Razer Viper Mini Gaming Mouse

I have not always been a Razer fan. I mean their laptops are a marvel of design and engineering typically but have always been extremely expensive and hard to recommend. I have also reviewed the Razer Deathadder Essential in the past and was not a fan of it. But Amazon has stepped in with a a decent enough sale on the Viper Mini that I decided to take the plunge one again.

The mouse comes in the typical black and green themed packaging you would expect from Razer with all the marketing again you would expect.

Taking the Viper Mini out of the box you immediately notice a few things.

One, the Viper Mini is incredibly light. Indeed Razer says the Mini comes in at 61g total. I believe this as I feel it in hand and in use but it’s incredible to see this without any honeycombing anywhere on device. Yet the mouse feels incredibly sturdy.

Two, the plastic with its rougher texture feels a bit cheap. Yet in use the mouse feels very positive in the hand and that rougher texture actually prevents fingerprinting that you see on other plastics of other mice. It also allows for a firmer grip of the mouse though the shape of the Viper Mini makes it fit very securely.

Three, the braided mouse cable is flexible but not overly so as to concern me that the wire inside would break prematurely. If I could change anything, I would like the cable to be detachable.

The Viper Mini’s left and right mouse buttons feel very similar with a positive actuation accompanied by a satisfying but non-obtrusive click sound. In between both of those buttons the click wheel is perfect. Honestly, I really love how it feels while scrolling with a decent detent but fluid motion. And pressing down on the wheel you feel almost the same click from the left and right buttons that again is satisfying and not mushy at all. Behind the scroll wheel there is a DPI button that can go through either the default on board DPI levels or the custom ones you set in software. The two side forward and back buttons are slightly on the mushy side but not in a bad way. They have a positive click feeling as well though the click is not as pronounced.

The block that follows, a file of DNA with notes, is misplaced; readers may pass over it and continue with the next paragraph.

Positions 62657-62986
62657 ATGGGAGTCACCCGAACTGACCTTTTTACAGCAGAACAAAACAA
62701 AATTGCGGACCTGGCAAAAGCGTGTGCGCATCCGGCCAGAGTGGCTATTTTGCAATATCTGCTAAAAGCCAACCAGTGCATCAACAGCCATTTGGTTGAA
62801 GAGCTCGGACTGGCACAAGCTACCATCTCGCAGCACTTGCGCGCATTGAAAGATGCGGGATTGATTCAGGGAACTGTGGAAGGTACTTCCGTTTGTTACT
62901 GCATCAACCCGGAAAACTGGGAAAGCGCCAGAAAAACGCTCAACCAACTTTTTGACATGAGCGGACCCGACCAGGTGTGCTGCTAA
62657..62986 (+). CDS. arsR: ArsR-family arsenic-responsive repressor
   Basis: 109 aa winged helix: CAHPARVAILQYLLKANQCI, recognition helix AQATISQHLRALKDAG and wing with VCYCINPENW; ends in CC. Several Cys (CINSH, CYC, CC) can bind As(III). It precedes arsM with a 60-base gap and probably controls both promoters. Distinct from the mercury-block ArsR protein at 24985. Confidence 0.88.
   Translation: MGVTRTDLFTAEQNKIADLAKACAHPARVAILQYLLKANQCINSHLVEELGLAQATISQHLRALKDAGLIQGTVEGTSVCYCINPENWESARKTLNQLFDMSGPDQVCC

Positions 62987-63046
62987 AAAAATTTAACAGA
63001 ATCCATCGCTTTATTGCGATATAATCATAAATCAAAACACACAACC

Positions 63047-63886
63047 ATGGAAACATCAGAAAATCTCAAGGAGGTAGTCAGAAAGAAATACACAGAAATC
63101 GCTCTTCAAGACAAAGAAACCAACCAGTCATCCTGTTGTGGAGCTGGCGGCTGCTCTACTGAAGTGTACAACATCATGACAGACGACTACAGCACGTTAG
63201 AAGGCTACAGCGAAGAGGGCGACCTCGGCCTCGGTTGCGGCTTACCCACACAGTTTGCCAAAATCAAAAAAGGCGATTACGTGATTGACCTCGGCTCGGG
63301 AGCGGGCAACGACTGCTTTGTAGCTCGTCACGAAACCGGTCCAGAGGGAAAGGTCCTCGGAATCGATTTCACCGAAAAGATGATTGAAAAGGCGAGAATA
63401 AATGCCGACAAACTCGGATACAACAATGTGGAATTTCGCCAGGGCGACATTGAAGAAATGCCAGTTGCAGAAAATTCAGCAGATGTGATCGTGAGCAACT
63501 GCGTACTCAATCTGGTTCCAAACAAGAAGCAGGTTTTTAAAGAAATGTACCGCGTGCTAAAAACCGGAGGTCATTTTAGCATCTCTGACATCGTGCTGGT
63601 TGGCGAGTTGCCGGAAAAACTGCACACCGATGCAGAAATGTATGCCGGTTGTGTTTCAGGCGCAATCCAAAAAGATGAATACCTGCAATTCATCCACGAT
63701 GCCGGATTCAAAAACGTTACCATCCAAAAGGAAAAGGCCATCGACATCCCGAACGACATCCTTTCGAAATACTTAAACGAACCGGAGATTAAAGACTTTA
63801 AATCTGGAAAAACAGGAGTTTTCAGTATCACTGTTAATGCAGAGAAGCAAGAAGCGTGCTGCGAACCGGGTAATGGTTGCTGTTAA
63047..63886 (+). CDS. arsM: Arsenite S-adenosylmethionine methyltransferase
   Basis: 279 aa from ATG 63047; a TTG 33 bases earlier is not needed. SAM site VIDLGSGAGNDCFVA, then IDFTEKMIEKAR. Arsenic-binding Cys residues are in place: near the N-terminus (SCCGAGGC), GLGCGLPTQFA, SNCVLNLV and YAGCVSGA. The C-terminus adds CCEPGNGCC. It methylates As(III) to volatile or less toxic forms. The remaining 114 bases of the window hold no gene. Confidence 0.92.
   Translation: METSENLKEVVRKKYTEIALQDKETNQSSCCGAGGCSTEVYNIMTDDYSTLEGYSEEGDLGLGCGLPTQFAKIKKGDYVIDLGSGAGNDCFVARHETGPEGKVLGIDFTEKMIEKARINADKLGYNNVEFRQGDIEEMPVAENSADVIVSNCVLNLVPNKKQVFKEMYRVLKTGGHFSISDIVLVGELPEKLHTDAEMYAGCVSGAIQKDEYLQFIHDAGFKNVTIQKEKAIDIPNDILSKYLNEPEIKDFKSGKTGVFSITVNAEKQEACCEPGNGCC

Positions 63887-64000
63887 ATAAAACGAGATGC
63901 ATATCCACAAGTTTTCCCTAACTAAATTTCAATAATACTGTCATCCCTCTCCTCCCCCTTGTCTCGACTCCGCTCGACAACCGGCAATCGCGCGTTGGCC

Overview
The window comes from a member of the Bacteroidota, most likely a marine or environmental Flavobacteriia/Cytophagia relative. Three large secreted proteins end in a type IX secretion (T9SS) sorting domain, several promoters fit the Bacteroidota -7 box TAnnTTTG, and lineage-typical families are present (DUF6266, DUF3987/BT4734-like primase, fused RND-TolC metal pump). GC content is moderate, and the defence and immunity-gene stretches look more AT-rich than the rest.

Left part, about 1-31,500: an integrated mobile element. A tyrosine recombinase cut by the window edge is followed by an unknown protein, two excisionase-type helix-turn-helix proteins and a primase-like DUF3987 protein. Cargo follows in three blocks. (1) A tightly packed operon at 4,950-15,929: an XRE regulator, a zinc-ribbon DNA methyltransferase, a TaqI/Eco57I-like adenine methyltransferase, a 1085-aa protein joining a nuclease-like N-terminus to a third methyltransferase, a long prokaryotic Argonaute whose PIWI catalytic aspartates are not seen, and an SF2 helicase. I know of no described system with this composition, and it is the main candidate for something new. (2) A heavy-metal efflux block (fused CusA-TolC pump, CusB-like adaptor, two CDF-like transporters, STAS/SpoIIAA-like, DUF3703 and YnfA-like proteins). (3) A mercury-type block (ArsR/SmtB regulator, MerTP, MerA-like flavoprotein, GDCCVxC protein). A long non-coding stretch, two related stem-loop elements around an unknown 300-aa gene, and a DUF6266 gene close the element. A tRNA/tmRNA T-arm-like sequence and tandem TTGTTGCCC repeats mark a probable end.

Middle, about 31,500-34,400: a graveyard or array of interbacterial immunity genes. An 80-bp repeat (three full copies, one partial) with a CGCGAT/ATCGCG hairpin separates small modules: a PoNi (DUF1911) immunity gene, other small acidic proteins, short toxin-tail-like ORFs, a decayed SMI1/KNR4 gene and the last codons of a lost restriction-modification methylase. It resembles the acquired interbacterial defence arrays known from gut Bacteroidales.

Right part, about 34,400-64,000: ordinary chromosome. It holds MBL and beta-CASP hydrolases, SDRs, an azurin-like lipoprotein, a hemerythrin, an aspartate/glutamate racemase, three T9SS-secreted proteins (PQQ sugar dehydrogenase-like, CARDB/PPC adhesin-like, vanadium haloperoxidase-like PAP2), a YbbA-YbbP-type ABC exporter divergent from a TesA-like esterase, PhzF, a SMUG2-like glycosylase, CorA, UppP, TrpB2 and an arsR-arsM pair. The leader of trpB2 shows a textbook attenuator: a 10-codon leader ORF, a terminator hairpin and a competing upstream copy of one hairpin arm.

Around the back top there is the RGB backlit Razer logo and along the bottom there is also an RGB strip. These two RGB sections can only be lit the same colour but that’s enough for me. Of course by default it’s set to Razer’s trademark green. And naturally there’s a suite of other modes available though, as you may imagine, with one zone of RGB there is a limit to the technicolour vomit the Viper Mini can put out.

The skates are very good at sliding smoothly over my desk mat. And Razer’s optical sensor here is really good as well. It’s smooth and not aggressively accelerated. The sensor can be customized at 5 levels of DPI all the way up to 8500. There is no feedback for what level of DPI you are set to unless you have the Razer Synapse software installed. If the software is installed a notification will pop up showing what DPI you are set to.

Speaking of the software, Razer Synapse really is the software to beat. It works great and is incredibly easy to configure with no weird English anywhere to be seen. And on top of that, as it was with the Deathadder Essential, the Viper Mini comes with Razer’s software on board and initiates installation upon connection to your computer. This is handy if you don’t have the software already on board though spooky if you aren’t expecting it.

The shape here is similar to the HyperX Pulse Haste that I have reviewed previously and as such fits my hand like a glove. This mouse is an absolute pleasure to use and for $45 CAD I can’t not recommend this mouse. The value is incredible here and I can see why the Razer Viper Mini has been a very successful addition to their gaming mouse arsenal.

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